Danell’s mother is Maria Gonzalez. His biological father, Johann Leyva, lives in Spain. Both his biological parents were members of the Cuban national gymnastics team. Yet what we have seen in London is a bond of fatherhood born of a level of parenting through sport that should be a model for any man who wants to build a parental relationship with a son or daughter.
While the study does not specifically mention Mr. Alvarez, the next study probably should. It is easy to see more than the admiration and respect an athlete gives a coach when Leyva looks at Alvarez – that's love.
Watching Leyva and his father, we can see that for this father, at least, there is absolutely no holding back in the emotional department and that’s a great thing.
Not all fathers are fortunate enough to be right there on the floor during the action for the world to see. Take for example the story of John Orozco, born in the Bronx, N.Y. now of Colorado, whose parents William and Damaris Orozco have been in the stands, weeping, cheering and stretching their arms toward the son who has struggled so mightily in these Olympic games.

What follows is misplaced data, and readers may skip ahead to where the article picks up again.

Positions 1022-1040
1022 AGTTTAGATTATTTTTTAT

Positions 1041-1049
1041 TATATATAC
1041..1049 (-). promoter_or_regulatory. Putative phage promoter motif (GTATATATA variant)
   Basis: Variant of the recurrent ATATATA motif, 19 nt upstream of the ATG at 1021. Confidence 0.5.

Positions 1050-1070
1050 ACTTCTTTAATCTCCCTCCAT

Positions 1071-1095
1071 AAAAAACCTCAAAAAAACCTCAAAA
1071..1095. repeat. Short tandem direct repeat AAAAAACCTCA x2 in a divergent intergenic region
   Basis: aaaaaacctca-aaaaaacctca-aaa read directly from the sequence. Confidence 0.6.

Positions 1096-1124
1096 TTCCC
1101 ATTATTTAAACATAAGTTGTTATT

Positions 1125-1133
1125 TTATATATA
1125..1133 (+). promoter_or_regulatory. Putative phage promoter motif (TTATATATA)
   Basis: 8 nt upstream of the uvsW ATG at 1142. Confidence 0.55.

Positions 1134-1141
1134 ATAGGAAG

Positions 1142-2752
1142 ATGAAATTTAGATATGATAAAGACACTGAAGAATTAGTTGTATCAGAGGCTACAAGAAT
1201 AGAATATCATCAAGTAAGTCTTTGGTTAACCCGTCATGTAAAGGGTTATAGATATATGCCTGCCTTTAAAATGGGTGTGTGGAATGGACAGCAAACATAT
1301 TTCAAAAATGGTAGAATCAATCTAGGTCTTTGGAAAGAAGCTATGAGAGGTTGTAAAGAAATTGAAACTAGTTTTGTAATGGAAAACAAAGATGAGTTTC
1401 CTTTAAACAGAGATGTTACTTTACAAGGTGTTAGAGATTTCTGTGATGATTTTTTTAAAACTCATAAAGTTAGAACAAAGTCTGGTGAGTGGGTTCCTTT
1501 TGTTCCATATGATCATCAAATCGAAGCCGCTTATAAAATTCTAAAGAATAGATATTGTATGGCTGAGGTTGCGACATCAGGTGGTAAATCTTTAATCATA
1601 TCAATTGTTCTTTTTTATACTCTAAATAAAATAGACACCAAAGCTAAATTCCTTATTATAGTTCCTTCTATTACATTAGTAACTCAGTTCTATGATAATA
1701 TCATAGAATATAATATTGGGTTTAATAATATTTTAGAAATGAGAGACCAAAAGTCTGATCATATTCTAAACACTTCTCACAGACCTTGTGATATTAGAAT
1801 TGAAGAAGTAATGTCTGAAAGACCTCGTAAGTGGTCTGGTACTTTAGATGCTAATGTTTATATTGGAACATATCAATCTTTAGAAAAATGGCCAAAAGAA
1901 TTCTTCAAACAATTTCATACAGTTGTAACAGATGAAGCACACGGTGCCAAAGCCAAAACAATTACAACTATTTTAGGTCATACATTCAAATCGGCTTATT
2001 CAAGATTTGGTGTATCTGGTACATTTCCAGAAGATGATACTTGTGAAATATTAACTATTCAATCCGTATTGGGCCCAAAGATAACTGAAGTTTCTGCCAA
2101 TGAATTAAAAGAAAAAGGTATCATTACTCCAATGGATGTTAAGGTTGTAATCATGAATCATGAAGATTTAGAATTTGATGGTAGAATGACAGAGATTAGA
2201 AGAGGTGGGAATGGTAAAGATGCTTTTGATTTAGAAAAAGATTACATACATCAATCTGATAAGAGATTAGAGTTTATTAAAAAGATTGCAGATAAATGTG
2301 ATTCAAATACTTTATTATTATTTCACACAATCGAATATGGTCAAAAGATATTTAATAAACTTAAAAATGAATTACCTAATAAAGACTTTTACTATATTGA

The obvious differences in skin tone between John and his parents has given rise to internet buzz asking if he is their biological or adopted child. His official bio on the USA Gymnastic website does not say he is adopted.
"While we do get calls from people asking if he's adopted, John has never talked to us about this issue," says Kevin Loughery, a USA Gymnastics media rep. "He refers to them as his parents and everything he puts out shows how tight knit this family is. It's the family part that's important. Right?"